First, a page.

A huge fall in direct tax collection — both personal income tax and corporation tax — in August has come as a surprise.
Within direct tax collections, corporation tax mop up declined to Rs 9,634 crore in August, down almost 40 per cent from Rs 16,046 crore in July, according to data issued by the Controller General of Accounts. Compared to August 2016, it was down 28 per cent, from Rs 13,403 crore.
Similarly, personal income tax more than halved to Rs 15,392 crore, from Rs 32,631 crore in July. Year-on-year, the decline was 17 per cent, from Rs 18,084 crore.
Direct tax collection falls in Aug
India Ratings’ Chief Economist Devendra Pant says the figures show industrial growth has not recovered. The Index of Industrial Production rose only 1.2 per cent in July, against a contraction in June.
Another reason for the low figures could be higher refunds, suggests Aditi Nayar, principal economist at ratings agency ICRA. On the brighter side, the cumulative collection in both personal income tax and corporation tax has remained robust, due to higher figures earlier in the current financial year. Corporation tax collection in April-August, first five months of this financial year, rose 15.5 per cent to Rs 92,939 crore over the same period last year. Similarly, personal income tax collection was up 13.3 per cent at Rs 1.24 lakh crore in the first five months.
Direct tax collection falls in Aug
In total, direct taxes grew 14.2 per cent to Rs 2.17 lakh crore in April-August, from 1.9 lakh crore a year before.
Finance Minister Arun Jaitley recently said direct tax collection up to September 18 was Rs 3.7 lakh crore, about 15.7 per cent more over the same period last year. The Budget Estimate (BE) for this financial year also pegs direct tax collection growth at 15.7 per cent. This implies the August figures are exceptionally low.
Jaitley had also said the number of taxpayers increased from 40.7 million in 2012-13 to 60.3 mn in 2016-17.
Despite the dip in August, tax revenue at Rs 3.4 lakh crore constituted 27.8 per cent of the BE at Rs 12.3 lakh crore for all of 2017-18. Higher than 26.6 per cent at this point of time in 2016-17 and higher than the trend till July, by when 21 per cent of the BE was received from taxes, both in this financial year and the previous one. This meant indirect tax collection came to the rescue.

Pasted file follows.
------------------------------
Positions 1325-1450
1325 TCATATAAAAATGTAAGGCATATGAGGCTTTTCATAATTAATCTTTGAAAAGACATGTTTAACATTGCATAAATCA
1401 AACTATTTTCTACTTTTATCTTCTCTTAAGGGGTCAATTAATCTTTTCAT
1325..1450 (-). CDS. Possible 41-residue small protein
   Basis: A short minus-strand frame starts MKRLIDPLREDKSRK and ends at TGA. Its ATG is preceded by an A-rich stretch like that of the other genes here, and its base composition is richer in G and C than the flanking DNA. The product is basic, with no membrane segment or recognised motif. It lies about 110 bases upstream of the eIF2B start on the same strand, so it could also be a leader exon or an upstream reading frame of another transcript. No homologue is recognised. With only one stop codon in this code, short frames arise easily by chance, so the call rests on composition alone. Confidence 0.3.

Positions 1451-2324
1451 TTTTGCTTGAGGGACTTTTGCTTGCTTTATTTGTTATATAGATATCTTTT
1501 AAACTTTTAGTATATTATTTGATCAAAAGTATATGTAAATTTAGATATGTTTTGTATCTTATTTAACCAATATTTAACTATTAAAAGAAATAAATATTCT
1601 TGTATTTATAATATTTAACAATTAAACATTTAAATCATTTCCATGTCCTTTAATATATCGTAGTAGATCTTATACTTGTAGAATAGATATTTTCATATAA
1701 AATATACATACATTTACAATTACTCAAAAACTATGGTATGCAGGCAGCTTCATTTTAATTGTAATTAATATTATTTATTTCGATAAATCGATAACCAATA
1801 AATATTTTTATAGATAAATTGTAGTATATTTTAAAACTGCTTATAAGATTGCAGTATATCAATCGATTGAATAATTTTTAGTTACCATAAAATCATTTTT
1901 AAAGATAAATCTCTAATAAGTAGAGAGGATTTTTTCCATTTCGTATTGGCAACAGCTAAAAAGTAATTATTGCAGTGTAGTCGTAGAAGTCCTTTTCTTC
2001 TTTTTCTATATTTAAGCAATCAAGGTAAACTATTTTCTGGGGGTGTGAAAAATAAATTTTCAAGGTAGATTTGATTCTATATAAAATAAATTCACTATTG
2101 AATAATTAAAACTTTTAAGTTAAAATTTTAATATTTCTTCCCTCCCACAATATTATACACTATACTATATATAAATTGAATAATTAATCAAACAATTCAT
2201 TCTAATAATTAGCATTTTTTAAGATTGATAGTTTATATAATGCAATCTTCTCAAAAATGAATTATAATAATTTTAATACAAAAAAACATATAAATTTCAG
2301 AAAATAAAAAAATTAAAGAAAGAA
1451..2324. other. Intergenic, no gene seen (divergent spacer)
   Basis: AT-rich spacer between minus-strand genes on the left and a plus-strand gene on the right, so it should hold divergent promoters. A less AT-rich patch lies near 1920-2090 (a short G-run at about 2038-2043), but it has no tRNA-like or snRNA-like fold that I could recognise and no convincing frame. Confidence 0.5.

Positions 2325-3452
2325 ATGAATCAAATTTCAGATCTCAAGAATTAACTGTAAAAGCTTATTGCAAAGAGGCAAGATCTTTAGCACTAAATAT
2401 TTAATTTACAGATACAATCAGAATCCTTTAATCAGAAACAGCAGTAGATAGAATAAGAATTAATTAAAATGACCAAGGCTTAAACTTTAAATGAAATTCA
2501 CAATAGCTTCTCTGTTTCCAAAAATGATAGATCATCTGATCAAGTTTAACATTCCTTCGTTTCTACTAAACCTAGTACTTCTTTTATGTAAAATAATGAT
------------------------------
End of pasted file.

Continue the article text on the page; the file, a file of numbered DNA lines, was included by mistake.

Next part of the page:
August was the first time that goods and services tax (GST) figures were fully taken into account. Central GST contributed Rs 15,263 crore in August. In the July figures, GST collections were taken into account but only Rs 10 crore in the case of CGST. Similarly, Integrated GST (IGST) yielded almost Rs 71,000 crore in August, against Rs 34 crore in July. However, IGST of Rs 21,000 was included in customs duty in the case of July. Compensation cess of Rs 7,749 crore was collected in August against nil in July. Some of this would be adjusted for input tax credit and the cess will go to loss incurring states.
With non-tax revenue also falling compared to the BE and compared to the corresponding period a year before, the government put a brake on expenditure, with revenue spending rising only two per cent in August, year-on-year. Revenue expenditure for April-August was Rs 8.41 lakh crore, about 46 per cent of the full-year target, compared with 41 per cent for the first five months of 2016-17.
The biggest brunt of spending cut was borne by capital expenditure, down 26 per cent in August on a yearly basis. This resulted in capex of Rs 1.09 lakh crore or 35.5 per cent of the full-year estimate, down from 37 per cent for the same period last year. Till July, capex was higher this year compared to April-July of 2016-17.
Even then, the Centre's fiscal deficit touched 96 per cent of BE till August. For the rest of the year, then, the government will have to ensure its expenditure in excess of revenue is only four per cent. The Budget target was to keep the fiscal deficit no more than 3.2 per cent of the country’s gross domestic product (GDP). Already under stress, as nominal GDP growth in 2017-18 might not be 11.4 per cent as was assumed in the Budget. For the first quarter, GDP grew only 9.3 per cent.
Pant feels the fiscal deficit figures would breach the Budget target, to stand at 3.46 per cent of GDP for 2017-18, close to the 3.5 per cent in 2016-17. He pegged the gap to widen by Rs 40,000 crore over the Budget figure of Rs 5.46 lakh crore. If so,, it would be a challenging for the government to give a fiscal stimulus to boost the economy.
On Thursday, Subhash Garg, the economic affairs secretary, had said the Centre’s borrowing programme would be re-assessed in December. Any increase in this raises the possibility of higher-than-budgeted spending, and a fiscal expansion if the corresponding revenue isn’t realised.